Opinion: Republicans’ economic development plan raises concerns

Opinion: Republicans economic development plan raises concerns

Cory Spiers

In our political system, there has long been a train of thought that Republicans are the party of business and are to be trusted to get the economy going.

That they are a party of business no one can deny, but their claims to superior economic stewardship should be drastically reconsidered.

One Republican idea that will soon be appearing in North Carolina is the N.C. Partnership for Prosperity, an idea Gov. Pat McCrory proposed in April.

This is a plan to combat unemployment by transferring certain economic development functions, such as tourism and marketing, into a public-private partnership, according to the News & Observer.

Its objective is to transition to “a more coordinated, more nimble approach to recruiting new businesses and aiding existing businesses looking to expand, as well as helping to boost state imports,” according to the News & Observer.

Despite this optimistic description, the information available on similar plans in other states points to less heartening outcomes.

Creating Scandals Instead of Jobs: The Failure of State Economic Development Programs, a 2013 report put out by the organization Good Jobs First, shows that these types of arrangements have been problematic in other states. Among the issues the report finds with similar programs implemented in other states, there’s corruption, inefficiency and questionable effectiveness.

The study concludes that these partnerships are “costly failures.”

Why then are we attempting to start one of our own? It seems logical to assume that North Carolina will be subject to many of the same negative results.

It makes me nervous to imagine that possibility, but there are some who insist that the outcome for North Carolina will not be as negative as it has been for other states.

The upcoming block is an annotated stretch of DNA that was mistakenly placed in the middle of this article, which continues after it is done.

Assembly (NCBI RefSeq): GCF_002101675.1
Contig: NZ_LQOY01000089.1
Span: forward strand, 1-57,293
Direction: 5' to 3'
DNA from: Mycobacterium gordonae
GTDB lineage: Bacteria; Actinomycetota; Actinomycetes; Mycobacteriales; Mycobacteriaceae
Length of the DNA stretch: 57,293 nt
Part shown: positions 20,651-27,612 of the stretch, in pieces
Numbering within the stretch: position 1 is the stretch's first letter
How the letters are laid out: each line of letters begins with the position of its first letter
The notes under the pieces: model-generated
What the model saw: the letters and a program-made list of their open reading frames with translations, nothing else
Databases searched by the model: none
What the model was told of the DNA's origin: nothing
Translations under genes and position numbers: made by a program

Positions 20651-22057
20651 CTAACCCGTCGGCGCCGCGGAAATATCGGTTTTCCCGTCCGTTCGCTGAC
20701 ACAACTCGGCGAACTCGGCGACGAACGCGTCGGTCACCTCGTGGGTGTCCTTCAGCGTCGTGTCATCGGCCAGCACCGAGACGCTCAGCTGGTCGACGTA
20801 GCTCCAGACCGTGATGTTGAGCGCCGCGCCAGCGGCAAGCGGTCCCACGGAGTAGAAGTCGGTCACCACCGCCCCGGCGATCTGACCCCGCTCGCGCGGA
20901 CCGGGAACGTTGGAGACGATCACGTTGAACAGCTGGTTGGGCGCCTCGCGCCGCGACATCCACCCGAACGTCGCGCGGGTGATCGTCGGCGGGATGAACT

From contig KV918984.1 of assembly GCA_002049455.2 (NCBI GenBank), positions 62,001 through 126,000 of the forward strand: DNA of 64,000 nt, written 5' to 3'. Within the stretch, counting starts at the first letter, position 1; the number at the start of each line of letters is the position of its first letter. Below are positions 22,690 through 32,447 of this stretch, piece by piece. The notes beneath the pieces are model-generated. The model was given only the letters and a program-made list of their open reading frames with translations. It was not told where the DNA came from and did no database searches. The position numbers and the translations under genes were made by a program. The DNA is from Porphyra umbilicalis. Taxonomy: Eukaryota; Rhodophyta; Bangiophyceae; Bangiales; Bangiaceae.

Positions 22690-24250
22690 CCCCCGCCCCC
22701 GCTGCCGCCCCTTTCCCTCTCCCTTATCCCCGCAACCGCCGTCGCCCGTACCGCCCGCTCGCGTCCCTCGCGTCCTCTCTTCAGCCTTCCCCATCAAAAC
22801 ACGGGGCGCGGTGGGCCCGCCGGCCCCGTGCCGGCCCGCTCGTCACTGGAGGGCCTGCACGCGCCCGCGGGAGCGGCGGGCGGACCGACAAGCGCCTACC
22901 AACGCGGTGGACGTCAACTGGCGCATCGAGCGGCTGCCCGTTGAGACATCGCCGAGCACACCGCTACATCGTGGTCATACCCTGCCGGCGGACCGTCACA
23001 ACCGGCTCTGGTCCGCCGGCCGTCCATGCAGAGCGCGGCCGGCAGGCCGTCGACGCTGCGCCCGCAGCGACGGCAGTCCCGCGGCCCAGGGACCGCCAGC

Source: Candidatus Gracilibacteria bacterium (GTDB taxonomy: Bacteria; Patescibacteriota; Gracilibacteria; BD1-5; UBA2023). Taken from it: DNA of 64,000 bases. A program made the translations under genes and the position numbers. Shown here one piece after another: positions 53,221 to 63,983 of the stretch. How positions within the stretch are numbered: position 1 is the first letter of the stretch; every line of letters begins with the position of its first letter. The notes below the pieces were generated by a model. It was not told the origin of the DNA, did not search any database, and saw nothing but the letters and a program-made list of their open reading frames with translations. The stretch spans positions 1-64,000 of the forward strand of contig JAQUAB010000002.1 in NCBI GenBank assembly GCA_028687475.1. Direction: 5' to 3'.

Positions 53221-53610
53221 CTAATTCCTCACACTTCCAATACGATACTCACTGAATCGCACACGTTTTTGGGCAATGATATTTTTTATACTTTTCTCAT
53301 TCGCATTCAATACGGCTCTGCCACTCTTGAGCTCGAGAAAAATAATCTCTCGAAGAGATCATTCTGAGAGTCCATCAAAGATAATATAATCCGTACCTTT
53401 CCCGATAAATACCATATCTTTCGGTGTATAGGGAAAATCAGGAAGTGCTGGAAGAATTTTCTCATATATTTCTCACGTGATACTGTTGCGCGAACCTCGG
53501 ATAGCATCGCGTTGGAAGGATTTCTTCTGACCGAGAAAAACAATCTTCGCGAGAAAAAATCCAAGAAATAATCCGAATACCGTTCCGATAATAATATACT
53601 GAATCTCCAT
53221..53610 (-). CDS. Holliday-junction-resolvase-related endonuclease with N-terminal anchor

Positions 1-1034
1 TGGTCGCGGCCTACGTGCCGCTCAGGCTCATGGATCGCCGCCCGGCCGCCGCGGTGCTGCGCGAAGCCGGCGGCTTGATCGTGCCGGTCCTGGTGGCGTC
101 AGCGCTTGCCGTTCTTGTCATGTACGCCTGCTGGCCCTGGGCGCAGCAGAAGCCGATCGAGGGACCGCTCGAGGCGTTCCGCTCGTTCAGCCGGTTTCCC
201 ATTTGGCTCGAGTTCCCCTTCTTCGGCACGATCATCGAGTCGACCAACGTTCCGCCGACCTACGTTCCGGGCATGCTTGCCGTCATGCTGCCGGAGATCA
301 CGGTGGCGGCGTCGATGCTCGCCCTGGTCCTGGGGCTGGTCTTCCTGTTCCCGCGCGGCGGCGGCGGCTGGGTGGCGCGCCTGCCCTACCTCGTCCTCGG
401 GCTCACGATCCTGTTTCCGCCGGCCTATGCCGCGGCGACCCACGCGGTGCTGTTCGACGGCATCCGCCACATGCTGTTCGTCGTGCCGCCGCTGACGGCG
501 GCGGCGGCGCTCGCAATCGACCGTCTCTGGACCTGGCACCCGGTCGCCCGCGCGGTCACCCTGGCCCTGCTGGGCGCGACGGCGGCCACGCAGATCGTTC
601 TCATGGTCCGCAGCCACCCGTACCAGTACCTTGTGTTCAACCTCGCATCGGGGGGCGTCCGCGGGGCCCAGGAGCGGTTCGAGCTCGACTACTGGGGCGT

One such proponent of the new plan, Secretary of Commerce Sharon Decker believes that the Partnership to Prosperity will avoid the problems seen in other states, but the report mentions that the version of the bill that passed “contains none of the accountability safeguards” than the original did.

The reasoning behind this planned policy could either be strong commitment to ideology to overlook facts, or a fairly cynical attempt to transform who holds power in the state.

We still have much work to do in improving economic conditions, but I do hope we can learn at least one thing: That Republican policies are not the type of answers that we need.

We should instead consider other plans that could improve the economy, and go beyond the Republican ideals.
This is the party that passed high-end tax cuts for the wealthy a decade ago that, despite some modest gains for the middle class, were largely responsible for increasing the deficit and income inequality while primarily benefiting the wealthy, according to The Washington Post Wonkblog.

Just last month, Republican politicians trivialized the raising of the debt ceiling, and seem to be gearing up to do the same in a few months.

Their policies have discredited them on economic matters, and they deserve any credit they still may receive for their positions on the economy.

Opinion: KEVIN GRIFFIN, Opinion writer